Don’t get me wrong, features can make a game great, by adding replay value. All I’m saying is that relying on these things alone is detrimental since it may be unique at first, but once it becomes mainstream to replicate this feature it will become obsolete. So another message to gamers and developers, as many people I expect have said before, or will say sooner or later, these are the things hindering the creative ability of games, keeping them all diverse, giving a signifigantly different experience to each one. So I end once more with a challenge, name 5 games you would still buy without all the features I have touched upon.

July 18, 2009 Posted by | Talking Points | , , | 1 Comment

What Happened to This Generation of Gaming? Part 1

Today, in gaming, we’re reaching the peak of power this generation has provided to us. Nintendo is offering the best real time 1:1 motion to date and high definition graphics from the Playstation 3 and Xbox 360. But while playing these games, have you ever asked yourself how the game will be without all the processing power and graphical power capabilities from this generation? More likely than not, your initial response would be “of course not,” mainly because that is most likely the reason why the game is interesting. It’s becoming increasingly more obvious how the experience is being conveyed has became more important than the core experience itself. We all have to realize the fact sooner or later that games are becoming more pretentious.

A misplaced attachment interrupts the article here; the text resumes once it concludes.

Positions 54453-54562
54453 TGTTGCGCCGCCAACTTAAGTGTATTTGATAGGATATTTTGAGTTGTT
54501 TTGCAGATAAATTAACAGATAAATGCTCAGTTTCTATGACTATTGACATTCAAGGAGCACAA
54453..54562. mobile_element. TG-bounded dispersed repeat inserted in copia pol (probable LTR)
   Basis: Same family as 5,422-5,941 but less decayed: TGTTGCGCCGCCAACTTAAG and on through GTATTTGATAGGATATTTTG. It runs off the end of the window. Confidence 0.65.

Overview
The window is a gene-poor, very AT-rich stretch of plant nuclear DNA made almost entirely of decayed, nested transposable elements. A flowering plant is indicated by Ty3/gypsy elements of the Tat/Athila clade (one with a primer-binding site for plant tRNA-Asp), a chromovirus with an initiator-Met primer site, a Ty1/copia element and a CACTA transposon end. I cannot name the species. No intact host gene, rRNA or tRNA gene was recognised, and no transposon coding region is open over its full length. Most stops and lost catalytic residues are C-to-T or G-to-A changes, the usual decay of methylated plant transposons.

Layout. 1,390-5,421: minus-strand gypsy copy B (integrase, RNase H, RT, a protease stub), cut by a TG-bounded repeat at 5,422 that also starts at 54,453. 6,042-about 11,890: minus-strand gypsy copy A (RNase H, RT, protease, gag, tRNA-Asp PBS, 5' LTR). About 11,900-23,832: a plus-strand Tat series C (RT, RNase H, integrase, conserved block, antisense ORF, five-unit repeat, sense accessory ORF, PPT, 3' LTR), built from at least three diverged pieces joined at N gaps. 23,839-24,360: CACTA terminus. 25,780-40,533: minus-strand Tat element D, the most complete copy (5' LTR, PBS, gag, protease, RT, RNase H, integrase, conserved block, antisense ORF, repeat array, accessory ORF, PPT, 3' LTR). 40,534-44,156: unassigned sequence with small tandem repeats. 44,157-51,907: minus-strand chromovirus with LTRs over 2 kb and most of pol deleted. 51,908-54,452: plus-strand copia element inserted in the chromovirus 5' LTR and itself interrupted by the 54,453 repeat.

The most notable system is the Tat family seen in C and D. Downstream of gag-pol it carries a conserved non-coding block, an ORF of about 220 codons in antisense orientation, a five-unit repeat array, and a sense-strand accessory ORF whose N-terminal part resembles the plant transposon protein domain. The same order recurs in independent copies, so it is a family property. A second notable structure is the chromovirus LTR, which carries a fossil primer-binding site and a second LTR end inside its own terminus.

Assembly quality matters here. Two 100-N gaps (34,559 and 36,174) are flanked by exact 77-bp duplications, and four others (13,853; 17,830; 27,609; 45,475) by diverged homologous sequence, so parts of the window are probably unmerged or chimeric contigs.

Now I’m not saying just today’s games are pretentious, earlier eras had their fair share with games like Donkey Kong Country and Star Fox for the SNES. Or Gran Turismo on the PSX. Even games from well known franchises have their “look what I can do” entries like Final Fantasy VIII and dare I say Final Fantasy VII.

This proves that these kinds of games did exist in the past but there is a saturation of these games this generation. Take Sonic Unleashed for example, the main drive for that game was the Hedgehog Engine which allowed the game to meticulously simulate the lighting for every object. Or The Conduit for Wii which the developers have blatantly stated that one of the reasons for the game is to show the graphical capabilities for Wii. But I’m not only talking about graphics here, Wii also has its share of pretentious games just to show how accurate the control is. Albeit, that IS innovation there, but by the current showing of third parties with Grand Slam Tennis, they are mainly making these games to show what they can do with the technology. I’m not bashing it, because it allows room for gameplay innovation and improves on the controls a lot, but these developers should begin showing substance with these games by at least 2010. I end this entry with a simple challenge to you, name 5 games on the three popular current generation platforms that aren’t pretentious in your opinion, then give an approximation on how long it took you. This should hopefully open people’s eyes and developers eyes that once people move on from the glitz and the glamor, what will they have left?

June 23, 2009 Posted by | Talking Points | , , | Leave a comment